Commonwealth had the files, nothing indicated that the
taxpayer should not have believed what the letter said, and there was nothing that
would give rise to a suspicion that the assistant attorney general was acting outside
his authority.
 Id. Upon review 
of these facts, we determined that “estoppel [wa]s
appropriate to preclude the Commonwealth from denying the validity of the
[agreement], and likewise from repudiating the agreement.”
 Id. In doing 
so, we
concluded “[t]he estoppel herein emanates from the . . . letter of the [a]ssistant
[a]ttorney [g]eneral” who had apparent authority to accept the agreement and that
the taxpayer justifiably relied upon that letter and so made the monthly payments set
forth in the agreement.
 Id.
      Consistent with 
Western Maryland Railroad Company and DS Waters of
America, Inc., the equitable doctrine of estoppel generally does not prevent the
Commonwealth from pursuing taxes that are owed. W. Maryland R.R. 
Co., 105 A.2d
at 340-41
; DS Waters of America, 
Inc., 150 A.3d at 592
. However, as King Crown
Corporation and In re Estate of Leitham have shown, the application of equitable
estoppel is “dependent on the particular facts of each case.”            King Crown
Corporation, 415 A.2d at 929
. Applying the law to the facts presented here, we
cannot conclude that Petitioner has shown, through “clear, precise[,] and
unequivocal evidence,” that equitable estoppel should apply. Eagleview Corp. Ctr.
Ass’n, 150 A.3d at 1032 
(citation omitted).
      First, we recognize that Petitioner is not arguing that laches would apply here,
as the estate did in In re Estate of Leitham, where Department waited more than eight
years to pursue taxes, despite an express statutory provision providing only six
months, 726 A.2d at 1118-19
, because here, there is no allegation that the Current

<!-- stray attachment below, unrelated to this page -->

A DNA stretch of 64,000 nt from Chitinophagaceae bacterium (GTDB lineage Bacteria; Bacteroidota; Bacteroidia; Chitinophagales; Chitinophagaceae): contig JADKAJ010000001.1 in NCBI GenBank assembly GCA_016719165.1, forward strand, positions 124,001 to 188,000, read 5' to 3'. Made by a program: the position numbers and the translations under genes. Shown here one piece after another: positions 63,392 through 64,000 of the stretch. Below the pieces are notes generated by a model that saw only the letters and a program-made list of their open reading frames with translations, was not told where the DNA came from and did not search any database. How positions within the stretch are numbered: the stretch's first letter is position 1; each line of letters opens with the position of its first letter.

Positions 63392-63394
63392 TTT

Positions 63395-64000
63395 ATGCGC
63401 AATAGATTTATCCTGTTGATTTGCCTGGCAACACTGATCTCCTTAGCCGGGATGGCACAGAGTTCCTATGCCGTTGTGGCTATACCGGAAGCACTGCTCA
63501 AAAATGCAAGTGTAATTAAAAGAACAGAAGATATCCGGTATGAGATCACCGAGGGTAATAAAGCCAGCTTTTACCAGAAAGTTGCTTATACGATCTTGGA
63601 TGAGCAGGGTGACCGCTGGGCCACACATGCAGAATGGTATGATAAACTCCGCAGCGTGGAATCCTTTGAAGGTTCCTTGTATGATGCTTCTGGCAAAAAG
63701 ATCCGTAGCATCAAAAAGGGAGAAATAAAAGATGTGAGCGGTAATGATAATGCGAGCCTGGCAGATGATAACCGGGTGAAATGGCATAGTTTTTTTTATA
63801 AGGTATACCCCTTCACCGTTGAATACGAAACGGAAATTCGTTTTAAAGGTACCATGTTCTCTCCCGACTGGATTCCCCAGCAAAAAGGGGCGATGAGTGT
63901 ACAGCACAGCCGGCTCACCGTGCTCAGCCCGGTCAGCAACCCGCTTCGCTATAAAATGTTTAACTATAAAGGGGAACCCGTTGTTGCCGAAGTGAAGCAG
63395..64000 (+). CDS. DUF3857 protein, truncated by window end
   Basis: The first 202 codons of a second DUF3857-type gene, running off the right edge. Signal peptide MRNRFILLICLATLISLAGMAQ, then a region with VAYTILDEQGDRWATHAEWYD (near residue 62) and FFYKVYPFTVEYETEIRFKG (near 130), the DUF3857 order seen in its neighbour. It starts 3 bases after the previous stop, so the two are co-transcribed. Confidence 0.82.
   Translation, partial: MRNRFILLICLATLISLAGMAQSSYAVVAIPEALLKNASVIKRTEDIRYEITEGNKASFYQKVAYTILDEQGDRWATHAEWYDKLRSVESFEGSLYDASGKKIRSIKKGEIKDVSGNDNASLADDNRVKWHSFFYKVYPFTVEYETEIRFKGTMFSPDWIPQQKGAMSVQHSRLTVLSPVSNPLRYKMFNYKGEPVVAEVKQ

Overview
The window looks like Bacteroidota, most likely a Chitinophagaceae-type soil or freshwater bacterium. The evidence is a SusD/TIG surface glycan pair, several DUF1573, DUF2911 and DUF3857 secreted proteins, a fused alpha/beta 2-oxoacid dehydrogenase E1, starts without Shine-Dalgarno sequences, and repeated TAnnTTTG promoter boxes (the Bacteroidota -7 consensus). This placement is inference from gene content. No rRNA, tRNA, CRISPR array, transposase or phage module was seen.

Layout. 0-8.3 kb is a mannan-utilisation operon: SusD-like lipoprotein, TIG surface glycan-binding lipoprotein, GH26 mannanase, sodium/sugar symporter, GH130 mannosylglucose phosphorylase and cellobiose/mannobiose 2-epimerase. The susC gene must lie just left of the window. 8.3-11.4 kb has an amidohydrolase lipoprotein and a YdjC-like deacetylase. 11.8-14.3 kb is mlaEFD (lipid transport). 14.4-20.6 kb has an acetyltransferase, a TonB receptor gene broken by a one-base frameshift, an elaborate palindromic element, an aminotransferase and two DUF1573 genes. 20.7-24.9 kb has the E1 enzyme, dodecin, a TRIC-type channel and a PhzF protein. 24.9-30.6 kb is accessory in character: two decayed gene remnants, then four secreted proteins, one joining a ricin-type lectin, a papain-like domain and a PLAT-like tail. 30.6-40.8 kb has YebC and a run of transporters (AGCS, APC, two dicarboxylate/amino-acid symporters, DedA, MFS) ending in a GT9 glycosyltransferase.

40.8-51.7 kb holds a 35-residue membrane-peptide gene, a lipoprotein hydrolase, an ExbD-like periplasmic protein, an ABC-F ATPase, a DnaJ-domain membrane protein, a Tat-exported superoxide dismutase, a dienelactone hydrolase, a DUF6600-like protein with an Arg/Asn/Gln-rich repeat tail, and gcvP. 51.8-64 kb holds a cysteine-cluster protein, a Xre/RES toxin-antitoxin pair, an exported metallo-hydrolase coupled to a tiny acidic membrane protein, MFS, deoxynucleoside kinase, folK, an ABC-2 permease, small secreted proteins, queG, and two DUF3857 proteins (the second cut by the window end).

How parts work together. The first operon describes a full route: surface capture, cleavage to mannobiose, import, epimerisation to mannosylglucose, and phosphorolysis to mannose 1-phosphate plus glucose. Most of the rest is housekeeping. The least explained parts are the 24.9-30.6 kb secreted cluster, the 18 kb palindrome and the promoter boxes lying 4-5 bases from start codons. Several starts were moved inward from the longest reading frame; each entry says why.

27
Audit was in any way untimely. Nonetheless, the Court in In re Estate of Leitham
confirmed that failure to collect taxes in the past does not bar current or future
collection. Unlike in In re Estate of Leitham, where Department sought to go back
and assess additional taxes for a certain tax period eight years after the relevant tax
return was filed, the issue presented in this case is whether taxes are due for the
Current Audit period, which is still being litigated. As the Court stated in In re Estate
of Leitham, the general principle set forth in Western Maryland Railroad Company
that estoppel does not bar the Commonwealth from pursuing taxes was “left intact”
and the “failure to collect the tax in the past is no bar to present collection.” In re
Estate of 
Leitham, 726 A.2d at 1120
. Instantly, Department is seeking to tax the
Contested Items that were purchased during the Current Audit period, not the Prior
Audit period. Had Department been seeking to collect use taxes owed on the items
similar to the Contested Items which had been purchased during the period of the
Prior Audit, In re Estate of Leitham may be applicable, but that is not the case here.
      This case is also unlike King Crown Corporation where the Department was
estopped from assessing taxes based upon a settlement agreement that applied to the
tax period at issue. In that case, there was considerable evidence to support that a
representation was made, upon which the taxpayer reasonably relied. There was the
testimony of the taxpayer’s officer, which was corroborated by a CPA, about
discussions with the assistant attorney general; a letter from the assistant attorney
general received a week later, as promised, which was consistent with the earlier
discussion; and the taxpayer’s remittance of payments consistent with the
agreement. King Crown 
Corporation, 415 A.2d at 930
. Based upon these acts, we
held it was reasonable for the taxpayer to believe that the assistant attorney general
secured the necessary approval of the agreement.
 Id. Here, the 
quantum of evidence



                                           28
is significantly less. There was no representation in the Prior Audit Report that the
use tax would not be assessed against the Contested Items in a future audit. At